Read of the week. And now for something completely unrelated to politics: this interactive NYT piece about painter Albrecht Dürer’s pioneering self-portraits in the 1500s. Who would have thought ten years ago that by 2020 the New York Times would be doing some of the best interaction design on the web?

Why Rent (The Musical) Sucks

With election anxiety like an unscratchable itch in all our minds right now, I thought I’d attempt to give everyone a brief moment of levity by telling you about why I can’t stand the musical Rent.

I was a theater kid in high school, but I was never quite a true theater kid—I existed slightly on the outskirts of the core theater kid group. That might have been because unlike most of them, I had a bunch of other friends who weren’t part of the theater world. It might also have been because while they were all hardcore theater obsessives, I was there at least in part due to some calculating high school logic. Don’t get me wrong—I do like theater. But I also wanted to drink and have sex, and I was never going to make it into the popular crowd, so the theater kids were the obvious alternative.

There was no greater sign of my being a TKINO (theater kid in name only) than my abiding hatred for Rent. Rent is perennially popular among high school theater kids, probably because it’s about the kind of sexy bohemians they imagine they’ll become when they grow up. But it’s actually terrible, largely because almost every single person in the show is a colossal asshole.

In case you aren’t familiar, Rent tells the interweaving stories of a bunch of different characters in the mid-1980’s East Village. We open on Mark and Roger, a pair of whiny white guys who think that not paying their rent makes them artists, even though they haven’t actually produced any art in years. Mark and Roger are huddled together in their apartment—which is cold because they’re too poor to pay their heating bill—commiserating about how hard it is to be an artist when you don’t have any talent or motivation.

Enter Benny, their former friend and long-suffering landlord, and a successful Black businessman in his local community. Rent paints Benny as the villainous face of gentrification despite the fact that a) all he wants is for Mark and Roger to pay some rent after living in his building for free for over a year and b) the so-called “gentrification,” which all the artist characters of the show vehemently oppose, is his attempt to turn a vacant lot he owns into a community arts center. Of course, Mark and Roger refuse to pay, because they don’t have any money, and because apparently they believe that having once been Benny’s friends entitles them to live rent-free in his properties forever.

Although any other landlord would have called their lawyer at least six months ago by now, Benny offers Mark and Roger a deal: Maureen, Mark’s ex, is leading a protest against Benny’s plan to develop that arts center, along with her girlfriend Joanne. If Mark can convince her to cancel the protest, he and Roger can continue living in Benny’s building for free.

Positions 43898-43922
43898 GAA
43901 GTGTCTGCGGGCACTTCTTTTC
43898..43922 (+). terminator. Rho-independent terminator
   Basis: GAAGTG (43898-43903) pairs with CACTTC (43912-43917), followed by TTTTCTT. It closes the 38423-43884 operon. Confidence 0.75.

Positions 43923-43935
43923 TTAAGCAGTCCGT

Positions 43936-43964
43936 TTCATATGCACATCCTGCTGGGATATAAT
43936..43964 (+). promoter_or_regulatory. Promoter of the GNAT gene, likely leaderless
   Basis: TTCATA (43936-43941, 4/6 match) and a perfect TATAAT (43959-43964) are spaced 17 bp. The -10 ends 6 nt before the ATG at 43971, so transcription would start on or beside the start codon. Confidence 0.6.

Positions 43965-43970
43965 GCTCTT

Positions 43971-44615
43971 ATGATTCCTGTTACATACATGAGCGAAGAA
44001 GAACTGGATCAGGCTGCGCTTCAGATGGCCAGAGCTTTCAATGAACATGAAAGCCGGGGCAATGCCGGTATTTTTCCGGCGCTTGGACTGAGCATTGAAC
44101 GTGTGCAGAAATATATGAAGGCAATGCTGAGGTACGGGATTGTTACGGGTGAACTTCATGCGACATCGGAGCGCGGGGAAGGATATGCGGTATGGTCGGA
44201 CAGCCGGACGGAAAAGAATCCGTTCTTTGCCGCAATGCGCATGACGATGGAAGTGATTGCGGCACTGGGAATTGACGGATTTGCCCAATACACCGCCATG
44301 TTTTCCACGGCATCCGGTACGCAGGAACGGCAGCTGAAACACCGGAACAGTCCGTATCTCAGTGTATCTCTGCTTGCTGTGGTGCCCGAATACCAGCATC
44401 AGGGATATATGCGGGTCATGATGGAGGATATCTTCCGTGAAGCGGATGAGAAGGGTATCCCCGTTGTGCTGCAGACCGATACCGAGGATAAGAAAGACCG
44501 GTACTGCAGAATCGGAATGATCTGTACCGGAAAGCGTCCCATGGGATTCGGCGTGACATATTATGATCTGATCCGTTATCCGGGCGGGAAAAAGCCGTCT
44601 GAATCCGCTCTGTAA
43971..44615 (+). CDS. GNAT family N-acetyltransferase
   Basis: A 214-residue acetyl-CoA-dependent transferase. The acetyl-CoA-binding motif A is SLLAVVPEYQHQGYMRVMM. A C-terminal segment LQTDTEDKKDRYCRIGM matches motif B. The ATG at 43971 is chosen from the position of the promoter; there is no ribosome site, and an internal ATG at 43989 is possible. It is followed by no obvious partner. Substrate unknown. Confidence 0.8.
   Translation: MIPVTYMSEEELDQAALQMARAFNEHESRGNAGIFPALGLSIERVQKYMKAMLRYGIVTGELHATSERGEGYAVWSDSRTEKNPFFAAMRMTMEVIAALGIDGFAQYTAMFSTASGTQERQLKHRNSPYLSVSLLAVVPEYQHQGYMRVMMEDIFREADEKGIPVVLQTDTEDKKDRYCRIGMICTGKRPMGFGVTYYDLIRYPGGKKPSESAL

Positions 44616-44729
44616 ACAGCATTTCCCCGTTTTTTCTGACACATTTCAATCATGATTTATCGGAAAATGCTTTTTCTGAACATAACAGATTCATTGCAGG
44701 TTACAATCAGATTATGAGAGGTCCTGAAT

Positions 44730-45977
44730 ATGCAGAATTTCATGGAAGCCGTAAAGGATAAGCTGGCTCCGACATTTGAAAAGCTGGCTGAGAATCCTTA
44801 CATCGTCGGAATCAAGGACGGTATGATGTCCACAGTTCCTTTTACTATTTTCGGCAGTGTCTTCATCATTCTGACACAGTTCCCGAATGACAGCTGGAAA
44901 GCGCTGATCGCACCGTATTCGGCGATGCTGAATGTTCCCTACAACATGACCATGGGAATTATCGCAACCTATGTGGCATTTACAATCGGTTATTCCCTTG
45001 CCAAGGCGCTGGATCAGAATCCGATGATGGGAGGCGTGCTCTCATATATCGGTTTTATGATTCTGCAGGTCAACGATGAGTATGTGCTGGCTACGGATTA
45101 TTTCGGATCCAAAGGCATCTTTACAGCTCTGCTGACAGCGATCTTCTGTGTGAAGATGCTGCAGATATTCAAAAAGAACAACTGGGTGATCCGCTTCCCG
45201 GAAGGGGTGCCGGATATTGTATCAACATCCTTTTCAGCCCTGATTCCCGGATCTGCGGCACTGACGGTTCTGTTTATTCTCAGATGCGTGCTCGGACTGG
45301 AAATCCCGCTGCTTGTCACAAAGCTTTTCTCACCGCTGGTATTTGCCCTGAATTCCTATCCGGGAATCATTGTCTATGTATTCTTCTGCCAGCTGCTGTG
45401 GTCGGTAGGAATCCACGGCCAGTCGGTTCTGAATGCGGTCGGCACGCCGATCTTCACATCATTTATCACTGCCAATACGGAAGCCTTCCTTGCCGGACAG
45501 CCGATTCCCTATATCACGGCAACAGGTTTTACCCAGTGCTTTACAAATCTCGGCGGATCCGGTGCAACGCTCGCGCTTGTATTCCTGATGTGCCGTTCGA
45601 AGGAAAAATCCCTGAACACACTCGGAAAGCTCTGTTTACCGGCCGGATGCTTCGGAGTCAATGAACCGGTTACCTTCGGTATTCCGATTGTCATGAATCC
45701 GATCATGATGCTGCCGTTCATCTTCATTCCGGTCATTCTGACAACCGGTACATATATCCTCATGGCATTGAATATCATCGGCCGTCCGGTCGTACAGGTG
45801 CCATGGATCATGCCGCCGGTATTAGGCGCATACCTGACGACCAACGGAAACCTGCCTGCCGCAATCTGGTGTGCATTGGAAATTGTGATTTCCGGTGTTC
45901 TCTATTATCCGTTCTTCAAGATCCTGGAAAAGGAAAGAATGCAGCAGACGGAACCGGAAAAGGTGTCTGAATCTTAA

But Mark and Roger, being assholes, refuse. In fact, Mark decides that just because Benny asked he’s actually going to go help Maureen with the protest, even though he doesn’t really like her that much. He is apparently completely unaware of the irony that as unemployed artists, he and Roger could probably really benefit from a community arts center opening up in their neighborhood. (Meanwhile, in actual 2020 New York, the site of Benny’s proposed arts center is almost certainly now a Starbucks.)

Nearby, their friend Tom Collins (yes, just like the drink), a gay, HIV-positive NYU professor (and one of the characters in the show who’s actually employed) meets Angel, a cross-dressing, also HIV-positive street performer whose presence as the moral center of the show is subtly underscored by the fact—in case you missed it—his name is literally Angel. Despite their embarrassingly unoriginal names, Collins and Angel are both pretty alright guys, so I won’t rag on them any further here.

Back at the apartment, Roger underscores his lack of creative output and low expectations for himself by explaining how he just wants to write one good song before he dies. (Spoiler alert: he fails.) Their neighbor Mimi, a junkie and exotic dancer, flirts repeatedly with Roger, but he resists her. He’s probably jealous that she’s managed to hold down a job despite being a heroin addict, while he can’t even pay his rent or write a single good song.

At the protest, Maureen performs a painfully bad avant-garde art piece that reminds everyone why even people who share their politics often hate leftist protesters. During the after-party at a nearby café, Benny—who hasn’t yet realized that he should probably just find some better friends or something—shows up and criticizes the group’s self-centered bohemian lifestyle. In response, they prove him right by dancing on tables, throwing food, and just generally partying so riotously in the café that they definitely ruin the night of anyone else who happens to be having dinner there.